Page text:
The Bells of Sacré Coeur:

The bells of Sacré Coeur are housed in the bell tower which is detached from the Basilica itself.  The most distinguished and majestic of the bells is the giant “Savoyarde”.  Cast in Annecy in 1895, the bell weighs in at a massive 19 tons making it one of the heaviest bells in the world.

Some people visit Sacré Coeur as tourists, others to worship and some for quite different reasons…

As for me – I am  simply Summoned by Bells*.

*Summoned by Bells, is the blank verse autobiography by John Betjeman, first published in November 1960 by Betjeman’s London publishers, John Murray.



I USED TO BE AN aficionado of the London Underground – or the Tube as they call it over there. I prided myself on being able to travel around London on the Underground with ease and without having to use a map.

Not any more I’m afraid. After twelve years of living in Paris, most of what I used to know about the London Underground appears to have been consigned to some dark corner of my brain, seemingly lost forever.

I was though, reacquainted with my old friend some time ago on a visit to London. Everything seemed to be much as I remembered it. That is to say, everything except the incessant security and health and safety announcements that were quite new to me and which seemed to pollute every corner of every station.Out of this maelstrom of new sounds, one stood out from all the others – “MIND THE GAP!”

It seems that, presumably in the interests of the great God, Health and Safety, or more likely, to protect the Underground authorities from litigious passengers, someone has decided that passengers or, as I believe we are called these days, customers, must be warned of the danger of falling down the gap between the train and the platform. Hence the public address announcement – “MIND THE GAP!”

Health a Safety and litigious customers travel with the wind so, not surprisingly, “MIND THE GAP!, has travelled across La Manche to the Paris Metro – although, as so often, the French do it far more elegantly.

“MIND THE GAP! – The French Way:

As always, The French use three words for every one word in English so “MIND THE GAP!” becomes, “Attention a la marche en descendant du train” – more of a request than a command.

The question is: “What constitutes a gap?”  And how big does the gap have to be to warrant an official warning to the great travelling public? Who decides?

This gap at the Metro Station Concorde on Line 1 warrants a warning, as does a similar gap at Charles de Gaulle – Etoille. Several other platforms have a similar warning but the same gap on other Metro station platforms do not. Why?

Is there “gap” prejudice?

As so often in France, a fonctionnaire in an office somewhere, appointed but not elected, clearly has the supreme authority to determine the course of our lives – to authorise whether or not the travelling public should be warned to “MIND THE GAP!”

Line 1 from Tuilleries to Concorde – including advice about “pickpockets” and, of course, “MIND THE GAP!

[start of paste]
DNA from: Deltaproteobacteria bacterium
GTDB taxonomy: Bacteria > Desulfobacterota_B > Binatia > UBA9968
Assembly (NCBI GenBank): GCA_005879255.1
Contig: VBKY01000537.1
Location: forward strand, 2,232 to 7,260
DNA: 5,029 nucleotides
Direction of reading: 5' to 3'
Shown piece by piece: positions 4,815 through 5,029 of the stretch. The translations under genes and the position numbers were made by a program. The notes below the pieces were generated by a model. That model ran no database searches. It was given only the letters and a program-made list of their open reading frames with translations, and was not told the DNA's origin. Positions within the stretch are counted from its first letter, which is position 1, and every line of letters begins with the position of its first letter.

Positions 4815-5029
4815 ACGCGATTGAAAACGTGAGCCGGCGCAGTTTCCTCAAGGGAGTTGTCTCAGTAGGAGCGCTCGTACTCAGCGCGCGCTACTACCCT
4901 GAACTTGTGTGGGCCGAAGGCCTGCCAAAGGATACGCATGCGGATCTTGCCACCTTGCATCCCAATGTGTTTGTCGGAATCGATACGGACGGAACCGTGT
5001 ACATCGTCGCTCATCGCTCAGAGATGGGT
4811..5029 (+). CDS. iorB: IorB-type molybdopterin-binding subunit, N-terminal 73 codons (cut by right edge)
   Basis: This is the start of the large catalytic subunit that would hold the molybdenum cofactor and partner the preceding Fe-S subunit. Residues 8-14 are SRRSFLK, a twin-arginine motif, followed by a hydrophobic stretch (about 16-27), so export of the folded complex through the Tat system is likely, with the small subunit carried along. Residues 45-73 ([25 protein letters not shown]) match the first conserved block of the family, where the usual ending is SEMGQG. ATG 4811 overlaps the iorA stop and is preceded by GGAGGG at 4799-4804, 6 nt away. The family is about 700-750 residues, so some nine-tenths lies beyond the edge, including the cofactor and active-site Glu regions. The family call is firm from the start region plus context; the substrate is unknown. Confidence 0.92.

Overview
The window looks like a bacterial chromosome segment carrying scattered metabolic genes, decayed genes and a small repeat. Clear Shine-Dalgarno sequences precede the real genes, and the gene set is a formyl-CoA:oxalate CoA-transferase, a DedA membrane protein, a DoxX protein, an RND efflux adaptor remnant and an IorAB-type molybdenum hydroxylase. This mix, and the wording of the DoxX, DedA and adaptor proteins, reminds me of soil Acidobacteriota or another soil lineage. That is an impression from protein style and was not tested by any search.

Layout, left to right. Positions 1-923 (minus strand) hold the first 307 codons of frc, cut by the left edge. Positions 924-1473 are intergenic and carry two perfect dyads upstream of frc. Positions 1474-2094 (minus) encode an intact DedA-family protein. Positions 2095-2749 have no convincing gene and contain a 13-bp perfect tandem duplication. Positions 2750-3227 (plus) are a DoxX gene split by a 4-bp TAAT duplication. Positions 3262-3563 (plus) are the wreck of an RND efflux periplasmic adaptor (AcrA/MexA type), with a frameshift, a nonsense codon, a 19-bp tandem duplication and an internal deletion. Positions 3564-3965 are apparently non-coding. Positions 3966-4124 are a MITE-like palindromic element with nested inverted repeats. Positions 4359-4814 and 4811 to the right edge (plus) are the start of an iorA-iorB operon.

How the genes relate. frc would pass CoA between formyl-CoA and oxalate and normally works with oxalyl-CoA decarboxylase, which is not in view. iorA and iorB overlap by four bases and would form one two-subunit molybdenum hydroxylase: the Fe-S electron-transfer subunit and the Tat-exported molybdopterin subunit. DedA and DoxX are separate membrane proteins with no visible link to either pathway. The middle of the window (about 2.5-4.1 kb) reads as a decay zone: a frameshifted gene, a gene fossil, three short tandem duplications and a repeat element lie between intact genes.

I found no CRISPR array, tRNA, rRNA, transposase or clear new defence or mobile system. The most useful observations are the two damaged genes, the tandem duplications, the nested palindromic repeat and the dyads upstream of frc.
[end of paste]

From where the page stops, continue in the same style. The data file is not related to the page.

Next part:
Wherever you travel, stay safe and, above all, “MIND THE GAP!” – with or without a warning!


A Practical Solution

THE PARIS METRO HAS an endless fascination for me.  It makes up part of the superb public transport system that threads its way into the remotest corners of this city – but more than that, most of the Paris Metro system has character.

Take the Metro station Passy in the XVI arrondissement that I visited on Saturday.

Sounds at Passy Metro Station:

Whilst most of the Paris Metro system is underground, a good part of it is actually above ground – and in some cases, a considerable way above ground.  Read more »


Another Good Read

For more than a generation , Gertrude Stein’s Paris home at 27 rue de Fleures was the centre and of a glittering coterie of artists and writers, one of whom was Pablo Picasso. In this intimate and revealing memoir, Gertrude Stein tells us much about the great man (and herself) and offers many insights into the life and art of the twentieth-century’s greatest painter.

Gertrude Stein’s close relationship with Picasso furnished her with a unique vantage point in composing this perceptive and provocative reminiscence. It is indispensable to understanding modern art.

I bought my copy of this book from the best bookshop in the world, Shakespeare & Company, on the Left Bank here in Paris. I also happen to know someone who lives in the Boulevard Raspail in an atelier once occupied by Pablo Picasso so this book has a special resonance for me. I recommend it to you.

This book was published by B.T. Batsford, London, 1938


Le Réveillon Saint-Sylvestre

THE AVENUE DES CHAMPS-ÉLYSÉES – La plus belle avenue du Monde, as the French call it, the second most expensive strip of real estate in Europe, is a focus for French national celebration – and no more so than for the Réveillon Saint-Sylvestre – New Year’s Eve.

I spent the afternoon of New Year’s Eve in the Champs-Élysées, walking the two kilometres from the Arc de Triomphe to Place de la Concorde recording my walk, people-watching and window-shopping.

The car showrooms in the Champs-Élysées are guaranteed to provide fascinating displays at any time of the year and, on New Year’s Eve, the Peugeot showroom didn’t disappoint.

On show wsa a Peugeot concept car and a wonderful Peugeot touring car, neither of which, sadly, appeared under my Christmas tree!

I can’t help wondering why a prestigious French car company who can afford the €1.1 million annual rent per 100 square metres of floor space in the Champs-Élysées, and who can put on such an elegant display, should feel the need to accompany it with sound of such banality.

The sound inside the Peugeot showroom: